Publicity Designer: Josh McClure

Look Back in Anger is not a short play, at least by Cambridge theatre standards. With a running time of 165 minutes, it requires a serious commitment of both your evening and attention span. Sophie Scott’s production does a commendable job of it, though there were times when I found myself drifting into unwelcome thoughts about this week’s unwritten essay. The play, mirroring its content, is one of incomplete and imperfect connections – at times electrifying and thrillingly explosive, and at others a flickering bulb that fails to illuminate the farther corners.

“Great emotional delicacy and an intuitive feel”

We open with a pleasant domestic scene. The ironing is out, the weekly papers are being read, and the dirty (and I mean really soiled) marital laundry is being aired with great panache. Both the set design (by Ciaran Walsh), with its sensitive sense of depth and control of space, and costumes (by Alistair Henfrey) are excellent. Tom Hilton (Jimmy), Ben Lynn (Cliff) and Ella Blackburn (Alison) make a great trio, whose dynamic interplay offers some of the strongest scenes in the play. Lynn is particularly good – navigating scenes with great emotional delicacy and an intuitive feel for his character.

From this jolly starting point, the play descends into convincingly vitriolic nastiness, as tensions of all kinds reach boiling point. The production does best in the personal arena, where the characters prepare to do battle on questions of family allegiances, the meaning of love and the impact of loss. Jimmy and Alison’s outbursts are (in their best moments) powerful and devastating. Those coming to the play in search of a searing critique of class and social power, however, are likely to leave dissatisfied. Jimmy’s incandescent anger fails to convince in its institutional and societal dimension.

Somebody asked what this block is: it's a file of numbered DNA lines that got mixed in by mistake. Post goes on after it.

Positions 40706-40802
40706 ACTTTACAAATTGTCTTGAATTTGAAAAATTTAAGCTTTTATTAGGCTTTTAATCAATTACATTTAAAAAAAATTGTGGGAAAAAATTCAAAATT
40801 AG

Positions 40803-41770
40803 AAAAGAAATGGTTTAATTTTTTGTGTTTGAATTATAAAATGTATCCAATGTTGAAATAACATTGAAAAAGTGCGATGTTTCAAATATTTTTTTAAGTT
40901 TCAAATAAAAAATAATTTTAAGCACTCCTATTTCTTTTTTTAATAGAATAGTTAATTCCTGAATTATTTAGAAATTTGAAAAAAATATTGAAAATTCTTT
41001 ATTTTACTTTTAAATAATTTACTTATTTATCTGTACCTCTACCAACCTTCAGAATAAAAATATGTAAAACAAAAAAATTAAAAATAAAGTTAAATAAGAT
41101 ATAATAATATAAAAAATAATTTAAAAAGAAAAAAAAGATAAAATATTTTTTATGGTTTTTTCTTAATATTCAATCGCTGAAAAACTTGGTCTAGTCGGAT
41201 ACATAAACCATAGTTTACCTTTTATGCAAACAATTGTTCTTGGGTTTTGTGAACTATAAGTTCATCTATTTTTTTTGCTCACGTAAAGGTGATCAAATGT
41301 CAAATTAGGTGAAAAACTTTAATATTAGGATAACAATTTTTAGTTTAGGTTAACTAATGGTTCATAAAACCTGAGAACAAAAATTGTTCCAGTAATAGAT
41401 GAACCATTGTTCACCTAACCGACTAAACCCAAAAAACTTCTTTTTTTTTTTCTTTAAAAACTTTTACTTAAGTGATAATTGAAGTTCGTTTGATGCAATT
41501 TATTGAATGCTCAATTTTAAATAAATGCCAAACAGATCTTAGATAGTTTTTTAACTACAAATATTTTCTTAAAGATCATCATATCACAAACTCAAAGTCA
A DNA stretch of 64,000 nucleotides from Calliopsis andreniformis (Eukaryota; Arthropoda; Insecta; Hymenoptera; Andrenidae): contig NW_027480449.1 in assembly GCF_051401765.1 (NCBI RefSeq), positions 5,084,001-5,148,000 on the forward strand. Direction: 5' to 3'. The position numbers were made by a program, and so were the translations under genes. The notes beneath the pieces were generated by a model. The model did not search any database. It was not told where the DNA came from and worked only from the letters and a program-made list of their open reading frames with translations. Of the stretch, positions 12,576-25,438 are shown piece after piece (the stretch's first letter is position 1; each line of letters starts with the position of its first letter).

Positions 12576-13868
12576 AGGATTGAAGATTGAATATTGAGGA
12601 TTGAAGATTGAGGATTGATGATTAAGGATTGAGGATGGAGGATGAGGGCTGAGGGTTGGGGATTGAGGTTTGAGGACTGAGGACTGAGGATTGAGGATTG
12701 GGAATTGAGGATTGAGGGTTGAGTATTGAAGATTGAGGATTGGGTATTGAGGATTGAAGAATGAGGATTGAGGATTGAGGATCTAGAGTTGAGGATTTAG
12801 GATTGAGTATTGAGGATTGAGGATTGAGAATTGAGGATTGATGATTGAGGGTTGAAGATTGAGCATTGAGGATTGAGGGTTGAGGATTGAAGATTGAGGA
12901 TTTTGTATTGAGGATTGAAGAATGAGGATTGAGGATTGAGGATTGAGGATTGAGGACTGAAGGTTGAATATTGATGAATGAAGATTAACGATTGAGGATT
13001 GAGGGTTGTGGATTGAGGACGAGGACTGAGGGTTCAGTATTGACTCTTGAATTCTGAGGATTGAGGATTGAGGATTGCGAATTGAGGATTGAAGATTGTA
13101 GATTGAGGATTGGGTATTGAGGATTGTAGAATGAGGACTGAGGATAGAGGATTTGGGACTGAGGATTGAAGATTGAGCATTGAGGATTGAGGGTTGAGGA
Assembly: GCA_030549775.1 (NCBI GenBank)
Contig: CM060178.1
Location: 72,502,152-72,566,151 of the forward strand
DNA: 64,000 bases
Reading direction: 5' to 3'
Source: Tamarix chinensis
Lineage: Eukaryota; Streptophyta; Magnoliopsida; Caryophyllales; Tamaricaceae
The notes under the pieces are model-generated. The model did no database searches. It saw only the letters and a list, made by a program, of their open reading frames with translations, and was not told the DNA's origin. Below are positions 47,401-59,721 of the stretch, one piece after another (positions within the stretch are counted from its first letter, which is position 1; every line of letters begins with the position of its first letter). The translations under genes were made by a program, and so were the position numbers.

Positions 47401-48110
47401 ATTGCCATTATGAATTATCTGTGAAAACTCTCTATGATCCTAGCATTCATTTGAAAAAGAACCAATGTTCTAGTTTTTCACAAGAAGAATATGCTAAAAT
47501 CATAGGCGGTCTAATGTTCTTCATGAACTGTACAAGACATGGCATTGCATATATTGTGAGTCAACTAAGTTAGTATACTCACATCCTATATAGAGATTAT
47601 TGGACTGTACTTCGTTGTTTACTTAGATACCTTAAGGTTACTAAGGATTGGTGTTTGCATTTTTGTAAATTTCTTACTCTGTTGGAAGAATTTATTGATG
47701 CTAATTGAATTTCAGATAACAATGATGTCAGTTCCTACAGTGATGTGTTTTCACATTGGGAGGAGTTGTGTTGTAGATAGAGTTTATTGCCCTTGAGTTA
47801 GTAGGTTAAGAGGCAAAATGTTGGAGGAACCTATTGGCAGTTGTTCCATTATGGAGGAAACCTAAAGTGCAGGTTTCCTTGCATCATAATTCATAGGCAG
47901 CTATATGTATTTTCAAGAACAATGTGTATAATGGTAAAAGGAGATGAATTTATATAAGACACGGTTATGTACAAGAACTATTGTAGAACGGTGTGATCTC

“The play is performed with relish and is convincingly realistic”

We close with a pleasant domestic scene. But, oh! What’s this? We’ve switched women. Helena (Claire Burchett) – confusingly ironing a pullover – proves to be the most difficult character in Look Back in Anger. Played rather flatly (whether deliberately or not), her actions feel inscrutable, almost inexplicable. It is difficult to judge whether this is simply an inherent weakness in the script, but I found myself struggling to take her seriously as a purposive agent in the world of the play.

My major gripe, however, is reserved for the uneven energy and pace of the production. Like any rollercoaster, problematic relationship or horror film, one expects the ratcheting tension to be followed by an oasis-moment of calm or conciliatory tenderness. This never quite happens. While the titular anger of the play is performed with relish and is convincingly realistic, the quieter moments feel insufficiently different. Hilariously, the best tension-defusing moments come with the melodramatic and brilliantly timed intrusions of Jimmy’s trumpet (not, thank god, a euphemism) into the later scenes. The anger of the play would be sharpened if its negative space were more clearly defined – Jimmy and Alison’s scenes sometimes feel too smooth – without the raw and radical tenderness that would do justice to their corresponding rage.


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Mountain View

We must revise the use of the term ‘BME’ in Cambridge theatre

Should you go to see Look Back in Anger? Yes, I think so. Minor criticisms aside, it is well-performed, well-directed and well-executed. For a play about public and private dislocation, this production does a praiseworthy job of presenting a performance grounded in thoughtfully-interpreted characters and a generally satisfactory sense of gritty realism. The play improves throughout and the ending is truly excellent: raw suffering and (finally!) authentic gentleness combine beautifully to form a poignant tableau of failed human relationships in a fractured society

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